Louise Bourgeois at her home in Chelsea, New York
Louise Bourgeois: Sculptures at Peridot Gallery, New York, NY (10/2/50–10/28/50)
Louise Bourgeois: Sculptures at Peridot Gallery, New York, NY (10/2/50–10/28/50)
A detail of the west wall of Bourgeois’s living room
Louise Bourgeois at her home in Chelsea, New York
The Reticent Child, 2003
Couple, 2002
The Reticent Child (detail), 2003
The desk beside Bourgeois’s living room table.
Ode à Ma Mère, 1995
Louise Bourgeois with SPIDER IV, 1996
Maman, 1999
Fabric sculptures in progress in the artist’s Brooklyn studio, 2000
Shelving on the east wall of Bourgeois’s living room 
Louise Bourgeois at her home in Chelsea, New York
The Good Mother, 2003
Tous les Cinque II, 2004
The living room of Louise Bourgeois’s home.


Interview by Richard D. Marshall

Images by Mary Ellen Mark

Client: Whitewall Magazine



Louise Bourgeois
(25 December 1911 – 31 May 2010), was a renowned French-American artist and sculptor, best known for her contributions to both modern and contemporary art, and for her spider structures. Though her works are abstract, they are suggestive of the human figure and express themes of betrayal, anxiety, and loneliness. Her work was wholly autobiographical, inspired by her childhood trauma of discovering that her English governess was also her father’s mistress. The New York Times said that her work “shared a set of repeated themes, centered on the human body and its need for nurture and protection in a frightening world.” In 2011 one of her Spider works sold for $10.7 million, a new record price for the artist at auction, and the highest price paid for a work by a woman. She is recognized today as the founder of confessional art.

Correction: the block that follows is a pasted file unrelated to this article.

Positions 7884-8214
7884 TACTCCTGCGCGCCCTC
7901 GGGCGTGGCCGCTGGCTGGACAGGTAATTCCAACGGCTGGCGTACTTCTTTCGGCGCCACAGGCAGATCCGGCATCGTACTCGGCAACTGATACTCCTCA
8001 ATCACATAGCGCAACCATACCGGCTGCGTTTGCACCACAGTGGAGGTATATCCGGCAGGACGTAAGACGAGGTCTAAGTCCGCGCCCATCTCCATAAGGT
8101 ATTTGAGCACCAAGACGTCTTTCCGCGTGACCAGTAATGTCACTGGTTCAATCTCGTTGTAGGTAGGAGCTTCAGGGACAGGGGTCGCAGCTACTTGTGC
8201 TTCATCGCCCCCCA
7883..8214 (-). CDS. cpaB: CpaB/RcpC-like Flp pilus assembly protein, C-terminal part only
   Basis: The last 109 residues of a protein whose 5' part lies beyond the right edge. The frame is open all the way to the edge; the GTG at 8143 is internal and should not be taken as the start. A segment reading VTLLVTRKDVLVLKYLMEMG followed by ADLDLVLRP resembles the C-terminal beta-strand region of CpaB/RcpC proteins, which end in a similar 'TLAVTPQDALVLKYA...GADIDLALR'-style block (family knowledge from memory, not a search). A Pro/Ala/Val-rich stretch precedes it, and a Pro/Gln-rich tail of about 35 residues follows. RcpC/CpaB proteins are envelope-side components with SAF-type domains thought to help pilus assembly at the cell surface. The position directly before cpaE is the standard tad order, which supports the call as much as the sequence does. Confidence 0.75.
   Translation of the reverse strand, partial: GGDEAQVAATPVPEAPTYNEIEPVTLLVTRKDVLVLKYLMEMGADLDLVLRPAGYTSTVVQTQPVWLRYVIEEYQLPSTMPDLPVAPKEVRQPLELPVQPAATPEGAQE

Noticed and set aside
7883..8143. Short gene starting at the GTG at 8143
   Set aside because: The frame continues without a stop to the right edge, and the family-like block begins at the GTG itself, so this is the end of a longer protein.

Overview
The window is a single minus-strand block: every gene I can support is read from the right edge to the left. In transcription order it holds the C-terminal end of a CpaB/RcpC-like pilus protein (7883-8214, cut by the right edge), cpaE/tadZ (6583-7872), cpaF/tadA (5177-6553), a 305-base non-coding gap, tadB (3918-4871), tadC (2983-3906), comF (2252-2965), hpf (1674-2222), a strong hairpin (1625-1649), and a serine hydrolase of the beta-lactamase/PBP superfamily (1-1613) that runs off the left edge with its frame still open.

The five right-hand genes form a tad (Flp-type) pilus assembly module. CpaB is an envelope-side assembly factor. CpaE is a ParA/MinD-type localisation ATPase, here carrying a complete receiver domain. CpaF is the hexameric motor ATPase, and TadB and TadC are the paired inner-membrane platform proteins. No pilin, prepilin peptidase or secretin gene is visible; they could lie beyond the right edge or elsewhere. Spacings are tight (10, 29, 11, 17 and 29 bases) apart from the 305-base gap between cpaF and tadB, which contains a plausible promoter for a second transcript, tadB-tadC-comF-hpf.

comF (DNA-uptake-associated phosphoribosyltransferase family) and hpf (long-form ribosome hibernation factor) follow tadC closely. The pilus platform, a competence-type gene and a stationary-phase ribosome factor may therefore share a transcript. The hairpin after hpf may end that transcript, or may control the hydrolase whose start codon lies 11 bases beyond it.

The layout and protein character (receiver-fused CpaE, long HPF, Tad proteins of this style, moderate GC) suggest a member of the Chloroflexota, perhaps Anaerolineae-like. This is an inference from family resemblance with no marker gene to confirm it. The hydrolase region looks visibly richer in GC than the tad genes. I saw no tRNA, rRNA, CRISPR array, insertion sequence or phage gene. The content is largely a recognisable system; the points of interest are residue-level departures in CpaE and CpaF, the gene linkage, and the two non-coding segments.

Richard D. Marshall
is an independent curator, art consultant, and art historian based in New York City. He was formerly Curator of the Whitney Museum of American Art, New York, where he organized numerous Biennial Exhibitions of contemporary art, and many seminal one-artist and group exhibitions. Marshall is Curator of the Lever House Art Collection, New York.

RICHARD MARSHALL: Louise, I would like to discuss two separate, but related, periods of your life — your early years in New York during the 1940s, and the artwork you have produced during the first seven years of the 21st century.

You moved to New York from Paris after your marriage to American art historian Robert Goldwater in 1938. What were your initial impressions of America and, specifically, New York City?

LOUISE BOURGEOIS: I thought New York was beautiful, a cruel beauty in its blue sky, white light, and skyscrapers. I felt lonely and stimulated.

RM: Was use of the English language complicated?

LB: I was taught English in school. My father thought it was important for me, as he wanted me to continue in the family business of tapestries.

RM: Did you set up your own studio?

LB: It was not possible, as we lived in Robert’s small apartment.

RM: By 1941 you had three young sons, a busy and influential husband, a home, and your own art studies? How did you manage?

LB: Given the family setup, I worked on printmaking and painting. It was only when I encountered the roof of the building where we lived that I was able to concentrate on sculpture.

RM: Between 1945 and 1949 you had your first individual exhibitions of paintings, prints, and sculpture. How did the exhibitions come about?